According to at least one source, the Boston Celtics are reportedly the most likely destination for Sixers center Jahlil Okafor if Philadelphia buys him out. The Sixers did not pick up Okafor’s fourth-year option, making him an unrestricted free agent at the end of this season. Okafor requested a buyout from the team, but Philadelphia has maintained their stance of not giving up the third-year big man for free.
Boston has two open roster spots and a disabled player exception of $8.4 million following Gordon Hayward’s ankle injury on opening night. It all depends on what Philadelphia decides to do with him, but Okafor’s fit with Boston is interesting.
The 21-year-old center is a former third overall pick from the 2015 NBA Draft, but has had a turbulent start to his professional career. Okafor is known for his polished offensive game in the low post. He has great footwork and can effectively finish under the rim. Okafor has a rare skill in creating his own shot in the post, but his struggles have come due to deficiencies in important aspects of the modern NBA game. (There have also been some issues off the court.)
There is a noticeable trade off when looking at Okafor’s fit with the Celtics. Is his unique scoring ability worth the challenges that come with his shortcomings in defense and floor spacing?
Okafor’s biggest strength —arguably his only one— comes from his ability to create his own shot down low. He lost 20 pounds coming into this season, but still uses his near 260 pound frame to gain position in the post. His lateral quickness is pretty good as well, and Okafor’s footwork is polished for any NBA big, let alone a 21-year-old.
Jason Smith is a big body down low, and Okafor is able to keep his body controlled driving down the baseline. If you notice the ball control he has, which you can credit to skill but also due to his gigantic hands, helps him finish without having to put any spin on the ball off the glass.
Okafor’s confidence in his ball handling is unorthodox for bigs his size. He doesn’t have a consistent mid-range shot, as he took 78.2% of his shots within 10 feet last season. But Okafor can still manage to get into a post-up situation by dribbling into the paint with confidence. This could negate his lack of floor spacing in some settings if teams know he can get to the rim with ease if given some space. It’s something we’ve seen Ben Simmons and Giannis Antetokounmpo do this season, and Okafor is dealing with slower defenders.
Okafor placed in the 43rd percentile in post-ups with the seventh highest frequency last season. That certainly doesn’t scream efficiency, but the Celtics would likely help him become a more effective contributor on the offensive end. Brad Stevens always uses players in situations that cater to their strengths. The way Boston spreads the floor with shooters, Okafor would have a lot of opportunities to post up one defender without much worry of help defense.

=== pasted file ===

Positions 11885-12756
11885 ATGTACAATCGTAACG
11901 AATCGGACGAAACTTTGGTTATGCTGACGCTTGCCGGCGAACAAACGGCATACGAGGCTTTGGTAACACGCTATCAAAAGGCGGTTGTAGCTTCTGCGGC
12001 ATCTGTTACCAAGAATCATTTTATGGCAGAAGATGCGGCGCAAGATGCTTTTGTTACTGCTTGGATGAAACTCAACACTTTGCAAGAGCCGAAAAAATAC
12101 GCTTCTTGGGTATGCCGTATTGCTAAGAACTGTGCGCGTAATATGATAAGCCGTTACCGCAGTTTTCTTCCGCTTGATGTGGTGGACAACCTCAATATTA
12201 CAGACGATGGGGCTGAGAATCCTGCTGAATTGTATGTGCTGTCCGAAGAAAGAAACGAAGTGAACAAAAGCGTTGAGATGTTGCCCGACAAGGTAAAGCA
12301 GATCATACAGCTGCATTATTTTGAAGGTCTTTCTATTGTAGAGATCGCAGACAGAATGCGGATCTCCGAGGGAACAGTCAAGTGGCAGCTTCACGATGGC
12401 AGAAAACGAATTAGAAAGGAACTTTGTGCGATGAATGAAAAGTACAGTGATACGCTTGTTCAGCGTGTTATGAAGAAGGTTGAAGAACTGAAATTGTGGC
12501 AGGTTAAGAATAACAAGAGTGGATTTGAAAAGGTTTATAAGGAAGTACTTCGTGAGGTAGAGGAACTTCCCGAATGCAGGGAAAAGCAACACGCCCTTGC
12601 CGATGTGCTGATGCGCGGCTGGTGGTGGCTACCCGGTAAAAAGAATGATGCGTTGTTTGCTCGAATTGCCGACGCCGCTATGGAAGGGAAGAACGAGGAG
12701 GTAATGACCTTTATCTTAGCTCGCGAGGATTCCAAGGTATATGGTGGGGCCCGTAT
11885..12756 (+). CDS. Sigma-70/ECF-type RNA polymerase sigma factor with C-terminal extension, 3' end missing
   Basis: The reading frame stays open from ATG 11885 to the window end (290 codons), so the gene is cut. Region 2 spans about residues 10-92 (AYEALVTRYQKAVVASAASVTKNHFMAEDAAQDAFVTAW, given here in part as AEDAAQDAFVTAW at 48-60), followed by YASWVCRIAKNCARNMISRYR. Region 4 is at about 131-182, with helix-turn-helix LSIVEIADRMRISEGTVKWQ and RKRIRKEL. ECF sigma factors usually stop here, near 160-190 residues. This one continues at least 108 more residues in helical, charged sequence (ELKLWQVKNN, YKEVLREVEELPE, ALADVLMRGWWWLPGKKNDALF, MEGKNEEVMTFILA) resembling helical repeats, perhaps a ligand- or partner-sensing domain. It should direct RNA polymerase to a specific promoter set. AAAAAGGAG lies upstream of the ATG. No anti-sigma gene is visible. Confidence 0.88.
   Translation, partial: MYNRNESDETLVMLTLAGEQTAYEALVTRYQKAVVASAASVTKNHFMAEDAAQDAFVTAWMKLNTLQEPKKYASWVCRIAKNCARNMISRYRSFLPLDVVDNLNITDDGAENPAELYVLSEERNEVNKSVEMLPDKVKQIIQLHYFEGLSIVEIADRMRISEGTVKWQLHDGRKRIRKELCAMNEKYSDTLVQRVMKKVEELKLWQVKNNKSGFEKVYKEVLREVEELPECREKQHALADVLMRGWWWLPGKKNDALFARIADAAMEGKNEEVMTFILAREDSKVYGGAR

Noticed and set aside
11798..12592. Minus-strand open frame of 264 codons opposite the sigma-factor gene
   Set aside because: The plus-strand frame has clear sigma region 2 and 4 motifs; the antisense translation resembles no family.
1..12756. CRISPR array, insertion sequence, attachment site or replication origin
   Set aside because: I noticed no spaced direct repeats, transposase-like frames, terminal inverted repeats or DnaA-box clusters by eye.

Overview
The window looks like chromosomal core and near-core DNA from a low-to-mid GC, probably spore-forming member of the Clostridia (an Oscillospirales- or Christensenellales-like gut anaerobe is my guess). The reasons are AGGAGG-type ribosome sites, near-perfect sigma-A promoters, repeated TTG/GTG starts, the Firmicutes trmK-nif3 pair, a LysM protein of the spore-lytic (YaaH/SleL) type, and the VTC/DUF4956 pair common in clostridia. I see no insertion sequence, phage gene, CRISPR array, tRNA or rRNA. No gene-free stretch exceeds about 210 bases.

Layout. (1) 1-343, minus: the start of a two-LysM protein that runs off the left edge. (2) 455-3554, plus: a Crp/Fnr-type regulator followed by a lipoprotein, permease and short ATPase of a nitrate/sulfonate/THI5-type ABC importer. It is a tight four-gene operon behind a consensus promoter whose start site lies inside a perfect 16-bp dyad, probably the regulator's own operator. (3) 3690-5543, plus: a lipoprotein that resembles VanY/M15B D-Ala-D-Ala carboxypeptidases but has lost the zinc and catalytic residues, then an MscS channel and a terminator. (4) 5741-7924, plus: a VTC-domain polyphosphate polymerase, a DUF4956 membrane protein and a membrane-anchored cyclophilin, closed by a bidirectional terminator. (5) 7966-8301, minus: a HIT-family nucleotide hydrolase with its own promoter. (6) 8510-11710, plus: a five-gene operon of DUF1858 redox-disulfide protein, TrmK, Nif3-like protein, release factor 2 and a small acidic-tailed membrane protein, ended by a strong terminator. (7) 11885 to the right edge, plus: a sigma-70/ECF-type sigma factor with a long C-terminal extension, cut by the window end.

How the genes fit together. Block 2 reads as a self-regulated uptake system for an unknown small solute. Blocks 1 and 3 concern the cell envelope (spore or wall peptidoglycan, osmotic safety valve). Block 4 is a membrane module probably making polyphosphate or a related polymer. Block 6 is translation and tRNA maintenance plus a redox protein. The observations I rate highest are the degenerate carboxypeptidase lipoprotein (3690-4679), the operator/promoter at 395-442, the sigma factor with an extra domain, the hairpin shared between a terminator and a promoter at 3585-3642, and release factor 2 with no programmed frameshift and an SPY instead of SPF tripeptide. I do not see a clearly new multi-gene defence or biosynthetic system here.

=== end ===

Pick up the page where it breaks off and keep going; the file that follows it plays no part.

The Celtics were eighth in the NBA in points per possession on post-ups last season, and are on a similar trend sitting in fourth this season. Especially in match ups that favor Okafor, Stevens could unleash his post scoring within lineups that feature shooting and defensive versatility. In this case, Stevens could hide Okafor’s weaknesses on the defensive end and offensive perimeter, while utilizing his greatest strength in the perfect setting.
Against elite teams that like to go small, Stevens could match up to them easily with his main rotation, but could use Okafor in spurts to gain a unique advantage. Think about all the success Greg Monroe had against the Celtics before Aron Baynes showed up. If Okafor gets more attention down low, he’ll have to make kick out passes to those open shooters. That is a reasonable concern, and he ranked 30th among centers last season in potential assists.
Okafor’s defense is justifiably suspect. He doesn’t move very well, and lacks the versatility that a Stevens-led team demands. It also doesn’t help that he has had effort issues in the past.
In his defense, Okafor has never really had a defined role in Philadelphia. The inconsistent playing time points to that. When a player isn’t in a situation that is great for their development, it’s understandable for effort to become questionable, especially on a team in the Sixers that have won a total of 38 games in his first two seasons.
With the Celtics there’s a good chance that the effort goes up, and with mentors like Al Horford and Aron Baynes, Okafor would have a hard time finding a better situation to grow as a defender and player. Okafor has a 7’6” wingspan, and has shown flashes as a shot blocker that could help him earn more minutes on a contender.
Okafor’s shortcomings on defense and floor spacing are evident in his body of work to this point, which raise plenty of doubt to whether he would fit on this Celtics team. However, Stevens and the Celtics can utilize his rare post scoring skill in short spurts that create match up problems for teams that lack good post defenders.
We’ll see if the Sixers budge on a buyout or decide to trade Okafor for a reasonable price, but the third year big man would pose as a low risk, high reward scenario for a Celtics team in need of front court depth and unique scoring punch off the bench. As a 21-year-old center, there is plenty of potential remaining in Okafor’s development.